Two ambitious plans to turn Brighton Hippodrome first into a live music venue and secondly (and more ruinously to the original Matcham interior) into an 8-screen cinema 'entertainment hub' with internal shops, a public square and a restaurant on a removable floor, have recently come to naught. However there is every chance of this being 'a good thing' as local opinion and feeling for this forgotten gem has been well and truly awakened and is gathering apace. Brightonions have already lost the finest Victorian pier in England (West Pier). It seems denizens are damned if they are going to lose another Victorian gem and potentally golden USP for the city.

Furthermore Brighton boasts the largest arts festival in England the Brighton Fringe, so it seems ironic, not to mention tragic, that a historic premier arts venue finds itself 'at risk' in our city.

As a performance poet myself, I can only imagine the magic of performing on a stage of so much history and in the footsteps of so many stars. I really do hope that one day it can become a reality for myself and many others too young to have had the chance first time round.

My own proposition is that the Brighton Hippodrome should be a crowd-funded and co-operatively owned venture where stage and theatre management schools can use it during the day and variety bills can fill it at night. The circle has revolved once more since the 1960s. We are now bored with TV and hundreds of channels showing the same dross. We want some VARIETY again! Other cities who have had the foresight to retain their Hippodromes are bearing this out by apparently enjoying excellent takings, so there should be no reason why Brighton Hippodrome couldn't.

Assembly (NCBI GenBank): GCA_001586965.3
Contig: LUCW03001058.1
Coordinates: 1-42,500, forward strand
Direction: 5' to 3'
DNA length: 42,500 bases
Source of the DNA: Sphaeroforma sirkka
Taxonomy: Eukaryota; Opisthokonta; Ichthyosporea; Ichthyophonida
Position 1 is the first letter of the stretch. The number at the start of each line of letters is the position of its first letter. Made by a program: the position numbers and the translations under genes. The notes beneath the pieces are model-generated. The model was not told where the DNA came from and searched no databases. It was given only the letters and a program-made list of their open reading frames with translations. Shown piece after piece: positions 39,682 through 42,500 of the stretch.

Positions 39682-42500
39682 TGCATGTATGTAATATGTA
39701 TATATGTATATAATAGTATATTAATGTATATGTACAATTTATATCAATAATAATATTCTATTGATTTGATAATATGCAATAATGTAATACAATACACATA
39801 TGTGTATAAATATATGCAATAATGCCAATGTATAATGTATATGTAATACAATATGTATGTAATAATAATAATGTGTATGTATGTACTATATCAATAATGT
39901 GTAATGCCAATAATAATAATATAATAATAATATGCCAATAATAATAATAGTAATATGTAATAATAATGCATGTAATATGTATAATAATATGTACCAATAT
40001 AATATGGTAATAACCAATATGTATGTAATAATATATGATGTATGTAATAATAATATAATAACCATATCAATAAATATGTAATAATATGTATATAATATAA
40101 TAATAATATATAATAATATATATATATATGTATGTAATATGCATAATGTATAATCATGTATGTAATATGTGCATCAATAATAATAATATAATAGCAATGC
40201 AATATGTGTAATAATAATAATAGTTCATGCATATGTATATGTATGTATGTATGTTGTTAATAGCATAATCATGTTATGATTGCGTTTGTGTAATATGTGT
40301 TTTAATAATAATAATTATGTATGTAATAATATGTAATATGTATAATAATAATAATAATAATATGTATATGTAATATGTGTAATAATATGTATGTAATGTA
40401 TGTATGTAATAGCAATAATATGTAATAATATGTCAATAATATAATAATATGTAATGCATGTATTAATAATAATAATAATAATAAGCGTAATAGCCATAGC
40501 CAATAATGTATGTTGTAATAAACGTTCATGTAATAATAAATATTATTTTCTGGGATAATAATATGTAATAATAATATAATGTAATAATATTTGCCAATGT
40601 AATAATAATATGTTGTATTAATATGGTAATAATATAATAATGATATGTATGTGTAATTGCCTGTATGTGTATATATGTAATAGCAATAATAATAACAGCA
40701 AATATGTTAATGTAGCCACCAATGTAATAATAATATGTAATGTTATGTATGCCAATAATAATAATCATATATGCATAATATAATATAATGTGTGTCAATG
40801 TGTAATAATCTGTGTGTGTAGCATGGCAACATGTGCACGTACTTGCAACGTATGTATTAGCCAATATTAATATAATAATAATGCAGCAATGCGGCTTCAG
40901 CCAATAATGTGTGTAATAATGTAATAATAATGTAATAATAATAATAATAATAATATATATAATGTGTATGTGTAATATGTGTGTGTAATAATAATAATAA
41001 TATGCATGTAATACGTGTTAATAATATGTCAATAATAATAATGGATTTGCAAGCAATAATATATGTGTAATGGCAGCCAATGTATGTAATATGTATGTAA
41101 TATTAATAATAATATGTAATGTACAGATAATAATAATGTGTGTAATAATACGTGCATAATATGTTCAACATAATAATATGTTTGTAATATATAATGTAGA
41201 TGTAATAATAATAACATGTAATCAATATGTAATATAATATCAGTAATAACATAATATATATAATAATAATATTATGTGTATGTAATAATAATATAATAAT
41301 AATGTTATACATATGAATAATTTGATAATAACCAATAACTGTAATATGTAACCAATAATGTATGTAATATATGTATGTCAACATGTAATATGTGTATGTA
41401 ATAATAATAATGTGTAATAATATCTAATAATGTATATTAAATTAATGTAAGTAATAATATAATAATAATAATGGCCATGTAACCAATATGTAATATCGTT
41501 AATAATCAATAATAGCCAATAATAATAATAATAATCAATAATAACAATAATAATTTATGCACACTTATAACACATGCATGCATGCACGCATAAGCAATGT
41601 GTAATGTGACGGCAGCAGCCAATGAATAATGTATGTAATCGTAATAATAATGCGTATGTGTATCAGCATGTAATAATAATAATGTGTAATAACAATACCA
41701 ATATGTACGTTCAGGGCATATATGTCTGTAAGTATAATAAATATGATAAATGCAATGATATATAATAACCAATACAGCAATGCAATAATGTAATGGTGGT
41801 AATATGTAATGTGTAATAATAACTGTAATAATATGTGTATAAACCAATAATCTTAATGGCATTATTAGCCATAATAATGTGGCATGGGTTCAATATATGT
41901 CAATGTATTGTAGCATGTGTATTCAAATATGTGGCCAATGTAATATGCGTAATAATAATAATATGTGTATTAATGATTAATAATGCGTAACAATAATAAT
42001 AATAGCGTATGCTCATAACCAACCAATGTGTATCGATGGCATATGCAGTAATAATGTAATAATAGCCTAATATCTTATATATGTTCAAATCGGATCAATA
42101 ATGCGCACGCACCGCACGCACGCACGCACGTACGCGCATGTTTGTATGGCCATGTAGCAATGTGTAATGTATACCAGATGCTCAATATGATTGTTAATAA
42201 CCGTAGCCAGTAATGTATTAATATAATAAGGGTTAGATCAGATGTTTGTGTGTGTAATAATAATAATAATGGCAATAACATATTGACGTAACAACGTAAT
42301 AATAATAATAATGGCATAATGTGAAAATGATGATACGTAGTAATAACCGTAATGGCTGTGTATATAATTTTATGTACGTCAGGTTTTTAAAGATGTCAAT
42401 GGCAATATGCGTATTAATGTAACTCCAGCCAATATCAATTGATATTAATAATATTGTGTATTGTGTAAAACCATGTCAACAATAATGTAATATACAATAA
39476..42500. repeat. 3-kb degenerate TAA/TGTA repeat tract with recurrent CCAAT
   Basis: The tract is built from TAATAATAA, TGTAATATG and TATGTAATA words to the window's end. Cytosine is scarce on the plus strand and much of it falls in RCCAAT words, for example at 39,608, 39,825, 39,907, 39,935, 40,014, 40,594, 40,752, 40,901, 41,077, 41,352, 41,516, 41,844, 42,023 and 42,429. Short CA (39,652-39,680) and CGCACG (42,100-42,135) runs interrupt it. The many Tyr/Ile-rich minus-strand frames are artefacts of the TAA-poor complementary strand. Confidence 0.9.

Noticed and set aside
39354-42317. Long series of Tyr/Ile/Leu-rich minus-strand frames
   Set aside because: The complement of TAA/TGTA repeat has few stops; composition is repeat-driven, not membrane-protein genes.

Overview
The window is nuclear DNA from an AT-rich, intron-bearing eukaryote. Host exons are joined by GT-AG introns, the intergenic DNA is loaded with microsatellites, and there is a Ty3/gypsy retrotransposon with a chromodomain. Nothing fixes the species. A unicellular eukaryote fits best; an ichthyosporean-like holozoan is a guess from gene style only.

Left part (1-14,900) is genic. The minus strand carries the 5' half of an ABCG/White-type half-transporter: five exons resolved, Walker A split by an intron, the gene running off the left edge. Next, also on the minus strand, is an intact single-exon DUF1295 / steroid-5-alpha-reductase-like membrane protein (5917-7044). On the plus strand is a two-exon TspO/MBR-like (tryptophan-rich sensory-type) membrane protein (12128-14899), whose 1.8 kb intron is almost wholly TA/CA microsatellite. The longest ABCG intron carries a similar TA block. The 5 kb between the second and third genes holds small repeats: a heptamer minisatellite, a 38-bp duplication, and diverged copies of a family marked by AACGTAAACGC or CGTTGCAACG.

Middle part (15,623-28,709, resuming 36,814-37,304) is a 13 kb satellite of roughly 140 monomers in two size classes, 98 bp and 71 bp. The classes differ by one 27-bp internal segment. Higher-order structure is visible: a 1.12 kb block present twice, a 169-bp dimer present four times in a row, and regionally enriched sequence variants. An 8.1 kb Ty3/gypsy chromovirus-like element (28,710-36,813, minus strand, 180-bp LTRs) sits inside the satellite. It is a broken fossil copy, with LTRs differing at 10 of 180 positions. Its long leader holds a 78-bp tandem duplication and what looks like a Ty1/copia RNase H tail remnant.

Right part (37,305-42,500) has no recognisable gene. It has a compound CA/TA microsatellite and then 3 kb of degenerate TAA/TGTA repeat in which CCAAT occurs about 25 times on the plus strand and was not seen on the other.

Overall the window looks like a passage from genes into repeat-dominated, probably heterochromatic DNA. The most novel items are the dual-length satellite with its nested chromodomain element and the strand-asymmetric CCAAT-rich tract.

Not only that but we currently have a demographic of far too many stag and hen parties pounding the streets out of tourist season which needs to be redressed by encouraging a classier clientele of more theatre goers into town (though of course cheaper night time parking would also help).

For more info visit Our Brighton Hippodrome and show your support on Save the Brighton Hippodrome Facebook page

Tuesday, 13 January 2015

Dude, where's my tights?